Salvatore Russo, Reza Mobasheri, Felipe de Negreiros Nanni, Khai Lam

June 2021, Volume 30, Issue 6, pp 1556 - 1565 Original Article Read Full Article 10.1007/s00586-021-06806-3

First Online: 18 March 2021


Odontoid process fractures can extend rostral into the C2 arch. We investigated the clinical impact of a concurrent fracture of the pars interarticularis on odontoid failure. To overcome the surgical challenges related to the morphology of these fractures, we describe a novel surgical strategy using atlantoaxial joint distraction arthrodesis.


We conducted a single centre cohort study of 13 consecutive patients with odontoid fractures extending into the pars treated between June 2016 and June 2018. Criteria for a stable fibrous non-union were: Atlanto-Dens Interval (ADI) < 3 mm, Posterior Atlanto-Dens Interval (PADI) > 14 mm and lack of symptomatic motion at the fracture site. Atlantoaxial instability was defined as greater than 50% subluxation across the C1-C2 joint. Return to pre-injury performance status was considered a satisfactory clinical outcome.


The mean age of the patient population was 77.2 years (SD 11.9). The mean follow-up time was 15 months (SD 5.2). 69% had an associated atlantoaxial instability (P-value 0.0005). Cervical orthosis treatment was associated with a high non-union rate (70%) (P-value 0.04) although it did not affect the overall clinical outcome. 2 cases presented with cord compression were treated surgically with pars interarticularis osteotomy and atlantoaxial distraction arthrodesis.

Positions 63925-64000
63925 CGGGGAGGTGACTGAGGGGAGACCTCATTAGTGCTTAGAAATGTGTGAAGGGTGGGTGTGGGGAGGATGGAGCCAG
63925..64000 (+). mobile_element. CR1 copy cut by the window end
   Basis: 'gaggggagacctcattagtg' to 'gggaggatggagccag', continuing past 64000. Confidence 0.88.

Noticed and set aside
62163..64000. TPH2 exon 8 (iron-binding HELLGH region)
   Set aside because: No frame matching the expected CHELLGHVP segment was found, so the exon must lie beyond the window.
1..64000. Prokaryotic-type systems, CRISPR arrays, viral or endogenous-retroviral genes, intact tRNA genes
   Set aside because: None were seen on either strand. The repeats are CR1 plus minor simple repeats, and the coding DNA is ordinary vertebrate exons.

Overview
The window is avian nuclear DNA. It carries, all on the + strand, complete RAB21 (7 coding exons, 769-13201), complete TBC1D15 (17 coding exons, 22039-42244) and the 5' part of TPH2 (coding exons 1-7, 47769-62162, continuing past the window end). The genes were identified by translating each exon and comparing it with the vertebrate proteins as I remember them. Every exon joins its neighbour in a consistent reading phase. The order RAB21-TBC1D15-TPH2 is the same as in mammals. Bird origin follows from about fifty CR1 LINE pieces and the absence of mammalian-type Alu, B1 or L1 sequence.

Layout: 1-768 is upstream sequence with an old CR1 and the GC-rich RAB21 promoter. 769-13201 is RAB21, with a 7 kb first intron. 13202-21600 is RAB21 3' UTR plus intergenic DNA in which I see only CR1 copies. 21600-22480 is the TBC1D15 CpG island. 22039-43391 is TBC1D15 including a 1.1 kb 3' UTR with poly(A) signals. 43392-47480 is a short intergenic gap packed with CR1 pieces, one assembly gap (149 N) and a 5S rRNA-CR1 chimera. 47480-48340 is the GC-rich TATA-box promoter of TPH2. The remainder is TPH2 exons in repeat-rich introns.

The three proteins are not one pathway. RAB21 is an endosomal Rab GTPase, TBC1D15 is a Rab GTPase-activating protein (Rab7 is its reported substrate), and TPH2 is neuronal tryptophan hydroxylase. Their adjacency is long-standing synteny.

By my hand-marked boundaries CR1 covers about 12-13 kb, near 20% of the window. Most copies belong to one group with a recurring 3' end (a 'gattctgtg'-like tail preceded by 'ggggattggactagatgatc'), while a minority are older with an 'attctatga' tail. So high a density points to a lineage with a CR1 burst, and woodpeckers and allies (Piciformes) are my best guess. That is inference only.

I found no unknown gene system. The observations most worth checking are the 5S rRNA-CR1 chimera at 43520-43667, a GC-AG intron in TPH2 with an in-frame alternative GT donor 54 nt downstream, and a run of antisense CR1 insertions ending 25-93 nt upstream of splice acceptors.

Odontoid fracture with extension into the pars interarticularis often present with atlantoaxial instability and may result in stable fibrous non-union if treated non-operatively. The C1–C2 segment can be stabilised with atlantoaxial distraction arthrodesis achieved through an osteotomy of the pars interarticularis.

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